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InformationWeek: "Map Out An Organizational Structure For Security"

SmartAdvice: Map Out An Organizational Structure For Security


Question C: How do we keep sensitive information from walking out the door on high-capacity, thumb-size USB storage devices?

Our advice: This problem isn't a new one. Companies have always had to deal with the challenge of the loss of sensitive data, whether in the form of handwritten notes, printed material, downloaded data, diskette copies, E-mailed information, or burned CDs. What's new about this challenge, however, is that it has become progressively easier for a disgruntled worker to deliberately, or for a nondisgruntled worker to accidentally, take larger quantities of valuable information, such as design sheets, customer records, or employee information, and pass it along to competitors, suppliers, and others.

The solution
From a people perspective, the key lies in developing a culture where information is respected and data is considered sacrosanct, and communicating the importance of adhering to strict intellectual-property protection policies. Instituting a whistleblower-protection program will help bring to the attention of senior management possible unscrupulous or underhanded dealings of employees with possible competitors, vendors, and the like.

From a technology perspective, there are a number of solutions available, ranging from disabling USB ports within the system BIOS to locking users out of accessing the device file on a Windows platform to deploying such third-party software as DeviceLock, which lets IT prevent users from accessing certain devices such as USB ports. However, the challenge with all these methods is that ultimately, if someone wants to get away with it, that person quite easily could use another form of media/transmission to illegally export the information out of the organization and into the hands of someone who shouldn't have it.

From a physical security perspective, it's possible to do random bag-checks and other forms of screening for such devices as diskettes, CDs, and thumb-size USB storage devices. However, the biggest challenge with this is that in a typical organization it isn't possible to screen everyone who enters and leaves, and many employees and visitors will likely find it offensive that management resorted to such distasteful measures. This will be perceived (correctly) as mistrust and will likely result in causing some workers to become disgruntled and thereby find innovative means of getting information out. In addition, it's virtually impossible to train the security staff in all the new USB storage devices that are entering the market, such as executive storage pens, storage watches, and Swiss Army drives.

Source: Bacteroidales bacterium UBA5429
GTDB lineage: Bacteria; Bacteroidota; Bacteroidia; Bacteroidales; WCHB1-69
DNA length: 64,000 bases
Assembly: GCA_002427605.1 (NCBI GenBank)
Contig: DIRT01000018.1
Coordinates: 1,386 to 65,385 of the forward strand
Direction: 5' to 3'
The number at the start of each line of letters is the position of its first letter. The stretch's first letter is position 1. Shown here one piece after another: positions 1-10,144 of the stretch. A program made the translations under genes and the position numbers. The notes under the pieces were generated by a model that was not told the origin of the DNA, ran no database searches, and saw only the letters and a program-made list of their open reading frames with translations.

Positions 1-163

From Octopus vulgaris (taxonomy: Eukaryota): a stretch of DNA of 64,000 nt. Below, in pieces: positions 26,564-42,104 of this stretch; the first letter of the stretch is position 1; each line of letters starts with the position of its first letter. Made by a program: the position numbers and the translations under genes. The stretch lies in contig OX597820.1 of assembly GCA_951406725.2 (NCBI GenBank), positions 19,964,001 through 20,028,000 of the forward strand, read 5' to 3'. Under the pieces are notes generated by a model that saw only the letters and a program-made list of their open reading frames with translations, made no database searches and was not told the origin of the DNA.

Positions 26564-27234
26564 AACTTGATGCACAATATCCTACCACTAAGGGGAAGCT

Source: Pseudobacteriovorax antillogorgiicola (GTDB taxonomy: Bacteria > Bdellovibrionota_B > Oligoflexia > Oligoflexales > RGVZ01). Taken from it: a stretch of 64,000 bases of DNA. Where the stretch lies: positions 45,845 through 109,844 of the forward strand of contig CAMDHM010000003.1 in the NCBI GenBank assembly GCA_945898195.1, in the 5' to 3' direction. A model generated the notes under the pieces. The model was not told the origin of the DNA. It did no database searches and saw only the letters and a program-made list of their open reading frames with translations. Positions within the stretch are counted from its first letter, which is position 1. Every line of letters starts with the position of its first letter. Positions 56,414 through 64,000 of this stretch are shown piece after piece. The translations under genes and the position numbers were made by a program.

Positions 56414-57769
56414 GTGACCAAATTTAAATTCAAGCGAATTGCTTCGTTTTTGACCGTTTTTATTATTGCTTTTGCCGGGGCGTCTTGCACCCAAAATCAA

From an information-security perspective, the organization needs to be cognizant and careful about granting access to sensitive pieces of information to employees. Access to design specifications, data sheets, customer records, and employee information is best kept limited to those whose jobs require them to have it. Others must be locked out of such data using information-security policies and procedures such as system passwords, database security, and application security. The likelihood of data pilferage declines substantially when one or more of these methods is put into place in an organization.

Finally, from a legal perspective, how does the company protect itself in the event of the loss of such data? This boils down to the intellectual-property protection policies that the organization has put in place through patents, trademarks, and copyrights, as well as the legal protection the company has in terms of confidentiality agreements and privacy policies. Ideally, an organization wouldn't need to resort to such measures as taking legal action against an employee. However, should the need arise, the organization is better off taking action sooner rather than later.

-- Sanjay Anand

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